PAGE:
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Reversible acute renal failure induced by losartan in a renal transplant recipient.
  1. M. Ostermann,
  2. D. J. Goldsmith,
  3. T. Doyle,
  4. J. C. Kingswood,
  5. P. Sharpstone
  1. Trafford Department of Renal Medicine, Royal Sussex County Hospital, Brighton, UK.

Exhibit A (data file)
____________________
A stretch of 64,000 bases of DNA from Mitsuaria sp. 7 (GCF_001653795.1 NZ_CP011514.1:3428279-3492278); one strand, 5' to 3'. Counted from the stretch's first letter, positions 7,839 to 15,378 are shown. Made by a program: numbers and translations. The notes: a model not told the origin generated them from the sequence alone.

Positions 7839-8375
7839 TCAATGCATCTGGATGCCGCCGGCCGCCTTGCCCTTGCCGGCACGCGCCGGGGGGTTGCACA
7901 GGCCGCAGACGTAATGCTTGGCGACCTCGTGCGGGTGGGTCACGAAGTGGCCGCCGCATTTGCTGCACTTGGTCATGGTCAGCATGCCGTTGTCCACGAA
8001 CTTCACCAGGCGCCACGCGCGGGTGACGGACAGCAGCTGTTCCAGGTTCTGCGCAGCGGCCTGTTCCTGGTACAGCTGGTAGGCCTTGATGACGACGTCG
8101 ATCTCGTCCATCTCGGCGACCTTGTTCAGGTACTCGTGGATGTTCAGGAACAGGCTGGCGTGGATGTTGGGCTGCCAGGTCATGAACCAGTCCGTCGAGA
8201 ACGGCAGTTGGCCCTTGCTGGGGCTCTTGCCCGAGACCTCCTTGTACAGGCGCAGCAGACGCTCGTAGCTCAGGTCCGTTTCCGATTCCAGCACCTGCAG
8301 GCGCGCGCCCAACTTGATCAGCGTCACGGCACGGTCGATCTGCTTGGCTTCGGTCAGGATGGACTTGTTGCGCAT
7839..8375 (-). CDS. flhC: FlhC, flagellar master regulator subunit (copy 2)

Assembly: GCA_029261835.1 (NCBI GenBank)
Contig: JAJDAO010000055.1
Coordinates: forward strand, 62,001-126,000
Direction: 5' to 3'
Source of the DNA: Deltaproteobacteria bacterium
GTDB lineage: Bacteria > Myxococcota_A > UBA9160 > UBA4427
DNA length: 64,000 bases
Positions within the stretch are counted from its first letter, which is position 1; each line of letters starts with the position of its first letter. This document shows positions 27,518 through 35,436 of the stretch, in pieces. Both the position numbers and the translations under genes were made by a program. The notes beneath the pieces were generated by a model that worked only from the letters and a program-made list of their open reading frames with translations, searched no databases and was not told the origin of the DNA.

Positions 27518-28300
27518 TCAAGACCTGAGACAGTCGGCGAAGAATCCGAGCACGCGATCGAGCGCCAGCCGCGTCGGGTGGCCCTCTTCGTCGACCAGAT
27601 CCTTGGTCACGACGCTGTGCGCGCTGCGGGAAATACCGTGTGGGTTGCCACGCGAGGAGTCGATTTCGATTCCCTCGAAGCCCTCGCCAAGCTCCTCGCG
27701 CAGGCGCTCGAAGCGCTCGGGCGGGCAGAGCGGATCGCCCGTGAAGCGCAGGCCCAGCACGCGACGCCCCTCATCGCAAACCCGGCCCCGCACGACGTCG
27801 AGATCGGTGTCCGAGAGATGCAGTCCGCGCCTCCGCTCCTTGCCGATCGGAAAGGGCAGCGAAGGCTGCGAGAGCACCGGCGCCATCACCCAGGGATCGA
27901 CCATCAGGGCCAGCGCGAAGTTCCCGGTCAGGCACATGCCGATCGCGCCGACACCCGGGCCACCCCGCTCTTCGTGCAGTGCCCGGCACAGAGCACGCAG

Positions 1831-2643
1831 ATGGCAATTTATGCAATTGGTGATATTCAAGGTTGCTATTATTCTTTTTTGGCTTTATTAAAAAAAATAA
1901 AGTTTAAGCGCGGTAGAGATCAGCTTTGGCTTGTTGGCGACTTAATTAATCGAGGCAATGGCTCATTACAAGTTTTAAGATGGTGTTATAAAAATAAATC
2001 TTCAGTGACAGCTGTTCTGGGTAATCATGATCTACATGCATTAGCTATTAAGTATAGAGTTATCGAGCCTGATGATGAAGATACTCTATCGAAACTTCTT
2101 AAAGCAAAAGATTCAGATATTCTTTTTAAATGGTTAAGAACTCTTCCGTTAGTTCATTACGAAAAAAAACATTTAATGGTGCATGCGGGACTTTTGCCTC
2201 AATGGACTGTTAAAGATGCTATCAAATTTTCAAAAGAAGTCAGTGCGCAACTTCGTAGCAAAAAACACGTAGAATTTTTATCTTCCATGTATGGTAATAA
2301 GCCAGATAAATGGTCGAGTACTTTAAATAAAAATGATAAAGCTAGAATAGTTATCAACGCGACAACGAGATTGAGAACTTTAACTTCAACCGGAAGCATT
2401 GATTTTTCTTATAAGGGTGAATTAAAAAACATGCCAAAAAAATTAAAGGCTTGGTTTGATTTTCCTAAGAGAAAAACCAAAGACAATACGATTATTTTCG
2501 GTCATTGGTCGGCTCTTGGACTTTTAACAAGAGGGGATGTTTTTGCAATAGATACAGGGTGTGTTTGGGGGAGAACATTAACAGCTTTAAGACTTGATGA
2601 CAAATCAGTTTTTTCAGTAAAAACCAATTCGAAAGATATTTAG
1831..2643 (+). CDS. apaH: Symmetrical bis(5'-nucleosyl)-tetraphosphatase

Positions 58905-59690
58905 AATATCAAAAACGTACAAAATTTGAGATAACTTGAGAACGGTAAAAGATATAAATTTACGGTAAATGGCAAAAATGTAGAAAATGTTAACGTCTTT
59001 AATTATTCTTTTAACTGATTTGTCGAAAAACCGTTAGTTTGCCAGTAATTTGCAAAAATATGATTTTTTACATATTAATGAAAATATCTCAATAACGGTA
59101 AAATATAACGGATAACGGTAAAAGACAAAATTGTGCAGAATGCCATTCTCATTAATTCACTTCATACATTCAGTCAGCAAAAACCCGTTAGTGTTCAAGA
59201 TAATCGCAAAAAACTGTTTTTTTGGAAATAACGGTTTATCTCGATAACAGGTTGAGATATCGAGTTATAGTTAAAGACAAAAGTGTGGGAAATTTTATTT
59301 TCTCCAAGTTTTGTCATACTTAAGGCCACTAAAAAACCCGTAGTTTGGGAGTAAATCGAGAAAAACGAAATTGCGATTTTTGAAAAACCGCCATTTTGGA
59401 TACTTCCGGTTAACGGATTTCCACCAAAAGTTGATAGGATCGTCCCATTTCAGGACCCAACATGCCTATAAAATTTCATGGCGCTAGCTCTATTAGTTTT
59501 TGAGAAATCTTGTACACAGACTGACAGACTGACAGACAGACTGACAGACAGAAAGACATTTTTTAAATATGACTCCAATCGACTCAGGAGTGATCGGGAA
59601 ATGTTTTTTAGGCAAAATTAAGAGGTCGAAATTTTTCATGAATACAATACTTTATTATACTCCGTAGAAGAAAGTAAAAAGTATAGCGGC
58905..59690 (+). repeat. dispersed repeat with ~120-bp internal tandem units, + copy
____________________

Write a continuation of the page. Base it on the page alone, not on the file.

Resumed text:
A 56-year-old man who received a live-related renal transplant in 1988 was started in 1995 on the selective angiotensin II antagonist losartan (Dupont-Merke) to treat worsening hypertension. Two months later because of pulmonary oedema, loop diuretics were started. Within two weeks, serum creatinine had increased from 245 to 571 mumol/l, and the patient became oliguric. A systolic bruit was noted over the graft. Renal angiography showed a 90% stenosis of the transplant renal artery. Losartan was withdrawn, with prompt improvement in renal function. A successful percutaneous transluminal angioplasty performed a few days later resulted in further improvement in renal function accompanied by a significant diuresis.

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